DON'T bother looking in the mirror, Milpitas. Those lovely flowing locks of hair representing the ample reserves in the city's redevelopment agency funds are gone. Just like that the state reached in and hauled away $11.8 million. And to add insult to injury, zapped another $1.7 million from the city's general fund property tax, sort of scissoring off the ponytail.

It is all part of the artfully creative repairing of a Sacramento budget shortfall of $24 billion for the fiscal year we are now well into. The next fiscal year budget planning has begun and the numbers aren't looking a lot more hopeful. It will be interesting to discover what the governor has in mind for an encore.

The city, under state laws governing redevelopment, is allowed to gather in all the gain in property taxes which improvements caused by RDA spending have brought about. These "tax increments" normally would go into future RDA projects to cure "blight" locally. Now a chunk of that fund won't be seen again. It means about a one third reduction in the proposed $35 million RDA spending plan for the year. But as a smaller comfort, the $1.7 million will come back to the city over the next three years with interest. At least, that's the promise.

All this churning comes as a result of a legislative stranglehold preventing any new taxes wielded by the Republicans. So the vacuum cleaning of assorted reserves and forced borrowings seem to be the only answer to getting the balanced state budget required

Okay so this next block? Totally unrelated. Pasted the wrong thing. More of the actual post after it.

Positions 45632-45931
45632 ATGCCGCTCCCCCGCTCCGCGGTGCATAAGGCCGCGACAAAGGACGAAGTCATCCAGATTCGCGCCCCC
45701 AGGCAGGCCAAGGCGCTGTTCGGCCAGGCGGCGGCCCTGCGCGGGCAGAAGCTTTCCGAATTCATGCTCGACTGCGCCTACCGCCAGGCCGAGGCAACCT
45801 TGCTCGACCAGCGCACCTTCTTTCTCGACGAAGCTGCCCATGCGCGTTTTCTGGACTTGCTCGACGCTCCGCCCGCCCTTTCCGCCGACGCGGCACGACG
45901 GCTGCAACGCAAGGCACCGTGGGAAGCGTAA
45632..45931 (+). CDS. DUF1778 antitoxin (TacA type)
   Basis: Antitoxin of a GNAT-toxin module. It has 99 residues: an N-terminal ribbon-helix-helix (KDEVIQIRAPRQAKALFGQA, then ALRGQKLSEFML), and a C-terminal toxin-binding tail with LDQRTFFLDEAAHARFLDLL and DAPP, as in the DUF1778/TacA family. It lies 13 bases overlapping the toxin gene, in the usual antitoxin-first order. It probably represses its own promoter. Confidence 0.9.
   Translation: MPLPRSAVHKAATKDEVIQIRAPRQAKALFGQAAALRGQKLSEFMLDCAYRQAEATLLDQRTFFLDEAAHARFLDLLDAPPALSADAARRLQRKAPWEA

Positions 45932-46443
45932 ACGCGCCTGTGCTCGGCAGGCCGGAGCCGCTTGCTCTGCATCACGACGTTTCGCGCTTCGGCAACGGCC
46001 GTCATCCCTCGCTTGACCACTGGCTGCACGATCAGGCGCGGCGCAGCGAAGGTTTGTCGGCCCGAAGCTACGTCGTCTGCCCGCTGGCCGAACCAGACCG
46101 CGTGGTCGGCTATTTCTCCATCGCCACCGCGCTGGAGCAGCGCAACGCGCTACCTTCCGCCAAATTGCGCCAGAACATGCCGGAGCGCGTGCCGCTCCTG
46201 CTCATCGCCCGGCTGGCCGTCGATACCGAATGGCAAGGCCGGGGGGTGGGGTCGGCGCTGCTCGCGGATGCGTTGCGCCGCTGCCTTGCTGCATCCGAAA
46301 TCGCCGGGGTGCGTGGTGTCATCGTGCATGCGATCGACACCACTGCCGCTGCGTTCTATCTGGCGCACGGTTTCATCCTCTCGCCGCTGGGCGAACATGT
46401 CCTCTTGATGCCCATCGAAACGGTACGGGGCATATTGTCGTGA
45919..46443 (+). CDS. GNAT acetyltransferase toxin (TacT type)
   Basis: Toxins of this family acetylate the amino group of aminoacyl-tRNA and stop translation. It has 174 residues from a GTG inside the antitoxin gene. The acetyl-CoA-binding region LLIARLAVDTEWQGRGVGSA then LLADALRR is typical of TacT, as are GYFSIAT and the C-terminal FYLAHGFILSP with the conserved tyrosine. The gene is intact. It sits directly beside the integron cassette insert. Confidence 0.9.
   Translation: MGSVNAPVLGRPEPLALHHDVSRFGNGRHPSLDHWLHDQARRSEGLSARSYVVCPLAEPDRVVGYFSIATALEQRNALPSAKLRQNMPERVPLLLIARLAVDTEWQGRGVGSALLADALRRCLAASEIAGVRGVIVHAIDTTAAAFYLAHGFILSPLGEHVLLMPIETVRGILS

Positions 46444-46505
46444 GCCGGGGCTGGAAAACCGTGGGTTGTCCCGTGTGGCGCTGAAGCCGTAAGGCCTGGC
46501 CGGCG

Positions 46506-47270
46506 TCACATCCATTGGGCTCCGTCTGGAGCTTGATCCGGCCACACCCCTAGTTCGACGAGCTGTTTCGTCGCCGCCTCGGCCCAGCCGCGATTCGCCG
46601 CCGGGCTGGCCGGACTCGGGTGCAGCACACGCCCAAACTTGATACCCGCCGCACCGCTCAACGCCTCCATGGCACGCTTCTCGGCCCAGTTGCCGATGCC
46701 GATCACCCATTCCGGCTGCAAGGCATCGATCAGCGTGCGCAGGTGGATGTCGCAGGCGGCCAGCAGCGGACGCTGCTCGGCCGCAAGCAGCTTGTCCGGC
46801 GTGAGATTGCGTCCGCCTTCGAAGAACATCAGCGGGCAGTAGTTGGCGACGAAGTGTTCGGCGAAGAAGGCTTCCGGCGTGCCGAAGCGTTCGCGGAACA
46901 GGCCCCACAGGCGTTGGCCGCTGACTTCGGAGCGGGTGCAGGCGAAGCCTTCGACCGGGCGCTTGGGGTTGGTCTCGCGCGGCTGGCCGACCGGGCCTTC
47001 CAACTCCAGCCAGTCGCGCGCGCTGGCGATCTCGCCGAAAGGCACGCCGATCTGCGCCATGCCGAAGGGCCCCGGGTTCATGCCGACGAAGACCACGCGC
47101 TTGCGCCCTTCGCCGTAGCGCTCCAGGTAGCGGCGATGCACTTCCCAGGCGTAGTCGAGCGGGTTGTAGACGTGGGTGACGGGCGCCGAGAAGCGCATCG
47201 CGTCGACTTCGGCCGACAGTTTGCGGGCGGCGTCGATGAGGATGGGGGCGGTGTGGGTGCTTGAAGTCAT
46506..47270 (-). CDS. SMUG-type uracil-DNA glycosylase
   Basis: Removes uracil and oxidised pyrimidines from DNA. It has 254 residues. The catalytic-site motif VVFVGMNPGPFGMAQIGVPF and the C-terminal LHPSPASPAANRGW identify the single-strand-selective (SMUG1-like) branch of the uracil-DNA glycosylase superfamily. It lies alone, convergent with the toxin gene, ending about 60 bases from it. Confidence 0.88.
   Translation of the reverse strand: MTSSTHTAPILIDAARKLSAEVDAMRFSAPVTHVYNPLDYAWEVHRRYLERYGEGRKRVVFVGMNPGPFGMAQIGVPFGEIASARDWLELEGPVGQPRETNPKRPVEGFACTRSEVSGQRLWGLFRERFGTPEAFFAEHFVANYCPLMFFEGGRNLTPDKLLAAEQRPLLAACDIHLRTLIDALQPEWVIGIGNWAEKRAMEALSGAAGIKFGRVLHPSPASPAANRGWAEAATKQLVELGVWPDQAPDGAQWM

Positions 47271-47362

by law.

And if these contortions weren't enough, the state is now faced with a federal court order to reduce its prison crowding by moving out about 40,000 inmates, from a total of 160,000. The state's 33 prisons were designed to hold about 85,000, so even with the proposed cut, the overcrowding will be at about 137 percent. Sacramento must come up with a plan for accomplishing this within the next month.

The result could well be the moving of lesser offenders back to their home communities and housing them in county jails such as Elmwood in Milpitas. Or we could see large numbers of felons sent back to house arrest despite parole officers already burdened with heavy case loads. The impact on police and sheriff's forces, which are being cut back as well, could also be serious for local governments. Many of the released inmates will need mental health services and drug and alcohol counseling. These are among the social services under great pressure in the budget slashing at the state level.

The governor's initial response was to offer a smaller cutback of $27,000. Most of these would be sent home, including any non-citizens deported to their home countries. The idea of renting space in the prisons of other states is another option as is the building of new prisons. Ultimately, it could mean the reduction of sentences for some felonies back down to misdemeanors and county jail time.

There doesn't seem to be any light at the end of the labyrinthian tunnel in which state government finds itself. In the meantime, the local level takes a big hit.